Cloud stories: Groupwise to Office 365 (part 1)
June 24, 2014 3 Comments
I’ve been meaning to start this series of posts for a while, documenting our journey as we move various legacy on-premise systems to Office 365 and all the fun and games we’ve had along the way. Like many email was the first item on the migration hit-list and indeed was a key driver for investigating moving services into the cloud.
Unlike many organisations we weren’t moving from Exchange, our on-premise system was actually Novell Groupwise. The large increase in storage space was the biggest draw for us to go cloud but mobile access also played a part. Novell were very short sighted in not providing a (free) mobile app for Groupwise as the majority of users weren’t willing to mess around with manual IMAP settings nor were they particularly enamoured with having to pay for a 3rd party app to read email on their phones, which these days is a bread-and-butter feature requirement for any enterprise-grade product (imo).
Although moving to a cloud-based service is often marketed as a click-and-forget experience it’s not entirely accurate unless you’re setting up from scratch. This post covers a few lessons we learnt and some tips to help you avoid them…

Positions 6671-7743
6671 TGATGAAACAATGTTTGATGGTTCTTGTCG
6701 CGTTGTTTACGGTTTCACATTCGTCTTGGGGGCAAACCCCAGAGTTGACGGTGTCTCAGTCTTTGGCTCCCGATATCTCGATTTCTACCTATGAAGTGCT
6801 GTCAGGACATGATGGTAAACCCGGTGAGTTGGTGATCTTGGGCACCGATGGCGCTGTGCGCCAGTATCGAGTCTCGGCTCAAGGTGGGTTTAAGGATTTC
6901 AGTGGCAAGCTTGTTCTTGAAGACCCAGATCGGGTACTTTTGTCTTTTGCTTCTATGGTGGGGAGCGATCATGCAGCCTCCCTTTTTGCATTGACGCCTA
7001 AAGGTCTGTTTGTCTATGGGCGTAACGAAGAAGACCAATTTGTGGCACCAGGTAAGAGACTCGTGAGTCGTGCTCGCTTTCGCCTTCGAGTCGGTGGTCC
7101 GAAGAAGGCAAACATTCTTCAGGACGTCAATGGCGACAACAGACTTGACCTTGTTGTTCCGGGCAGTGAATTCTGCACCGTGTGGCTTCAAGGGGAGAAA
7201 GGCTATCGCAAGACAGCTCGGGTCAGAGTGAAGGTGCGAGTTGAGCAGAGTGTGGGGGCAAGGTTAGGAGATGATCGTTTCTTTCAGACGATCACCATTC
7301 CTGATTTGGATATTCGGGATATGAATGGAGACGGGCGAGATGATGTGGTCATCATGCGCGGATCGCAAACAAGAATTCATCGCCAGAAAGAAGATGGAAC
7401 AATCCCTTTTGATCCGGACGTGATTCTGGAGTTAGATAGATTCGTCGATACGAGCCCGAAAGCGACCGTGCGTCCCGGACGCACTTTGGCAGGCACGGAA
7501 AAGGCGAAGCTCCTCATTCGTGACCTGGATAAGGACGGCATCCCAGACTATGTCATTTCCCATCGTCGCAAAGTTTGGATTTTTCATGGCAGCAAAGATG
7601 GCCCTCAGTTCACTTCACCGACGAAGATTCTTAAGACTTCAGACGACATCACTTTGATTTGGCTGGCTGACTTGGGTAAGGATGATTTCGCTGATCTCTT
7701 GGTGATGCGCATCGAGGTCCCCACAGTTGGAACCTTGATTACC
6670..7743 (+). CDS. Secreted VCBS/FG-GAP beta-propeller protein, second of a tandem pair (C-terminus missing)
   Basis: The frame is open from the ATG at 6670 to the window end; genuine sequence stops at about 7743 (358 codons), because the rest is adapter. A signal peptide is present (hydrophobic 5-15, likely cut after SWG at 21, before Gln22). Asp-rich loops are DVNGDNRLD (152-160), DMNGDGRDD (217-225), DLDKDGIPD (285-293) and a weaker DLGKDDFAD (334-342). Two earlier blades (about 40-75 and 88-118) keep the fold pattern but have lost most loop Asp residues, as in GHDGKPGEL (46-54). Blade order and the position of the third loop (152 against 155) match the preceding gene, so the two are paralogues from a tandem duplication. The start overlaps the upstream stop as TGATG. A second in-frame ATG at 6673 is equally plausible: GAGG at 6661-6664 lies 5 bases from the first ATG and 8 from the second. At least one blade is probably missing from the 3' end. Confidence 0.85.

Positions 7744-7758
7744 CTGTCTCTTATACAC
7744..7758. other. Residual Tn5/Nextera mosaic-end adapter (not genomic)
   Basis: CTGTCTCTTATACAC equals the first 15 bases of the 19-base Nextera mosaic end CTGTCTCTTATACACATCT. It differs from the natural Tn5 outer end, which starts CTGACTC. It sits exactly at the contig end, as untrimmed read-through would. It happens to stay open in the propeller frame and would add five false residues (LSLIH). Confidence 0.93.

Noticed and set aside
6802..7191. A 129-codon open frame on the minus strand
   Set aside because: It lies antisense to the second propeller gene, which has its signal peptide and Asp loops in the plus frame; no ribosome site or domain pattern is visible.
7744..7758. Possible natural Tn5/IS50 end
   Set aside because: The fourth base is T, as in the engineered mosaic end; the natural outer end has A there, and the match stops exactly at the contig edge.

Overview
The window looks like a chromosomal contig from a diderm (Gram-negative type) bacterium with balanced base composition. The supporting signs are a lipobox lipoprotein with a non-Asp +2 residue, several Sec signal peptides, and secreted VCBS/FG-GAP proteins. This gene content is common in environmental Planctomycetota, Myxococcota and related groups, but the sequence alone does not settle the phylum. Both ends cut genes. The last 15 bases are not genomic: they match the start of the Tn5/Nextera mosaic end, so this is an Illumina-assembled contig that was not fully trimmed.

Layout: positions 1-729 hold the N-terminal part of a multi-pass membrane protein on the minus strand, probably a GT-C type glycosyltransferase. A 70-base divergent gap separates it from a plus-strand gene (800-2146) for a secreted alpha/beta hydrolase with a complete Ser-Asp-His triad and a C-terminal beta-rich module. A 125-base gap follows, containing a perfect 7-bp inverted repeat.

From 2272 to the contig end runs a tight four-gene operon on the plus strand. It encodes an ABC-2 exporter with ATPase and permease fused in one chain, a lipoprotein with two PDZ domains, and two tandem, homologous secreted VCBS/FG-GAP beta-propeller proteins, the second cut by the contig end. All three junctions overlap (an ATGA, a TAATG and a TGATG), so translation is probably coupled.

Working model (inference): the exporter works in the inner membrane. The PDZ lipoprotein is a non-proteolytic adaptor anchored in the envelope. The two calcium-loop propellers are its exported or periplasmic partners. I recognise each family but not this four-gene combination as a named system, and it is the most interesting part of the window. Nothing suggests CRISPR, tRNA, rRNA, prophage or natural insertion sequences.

We use a combination of standard firewall and proxy web filter to direct traffic in and out to the Internet at large, a pretty common setup for an organisation of our size with ~2500 workstations.
However we soon found out that this wasn’t as simple as first thought. Although our firewall can identify traffic based on application some of the login processes for the Outlook client were only identified as vanilla SSL, I guess some of the Autodiscover processes may be the reason for this.
At first we thought the solution might be fairly simple, at my last place I used Microsoft’s Forefront Online Protection for Exchange (FOPE) which gave a defined list of IP ranges to allow mail from so was hoping Office 365 would be similar… we were wrong!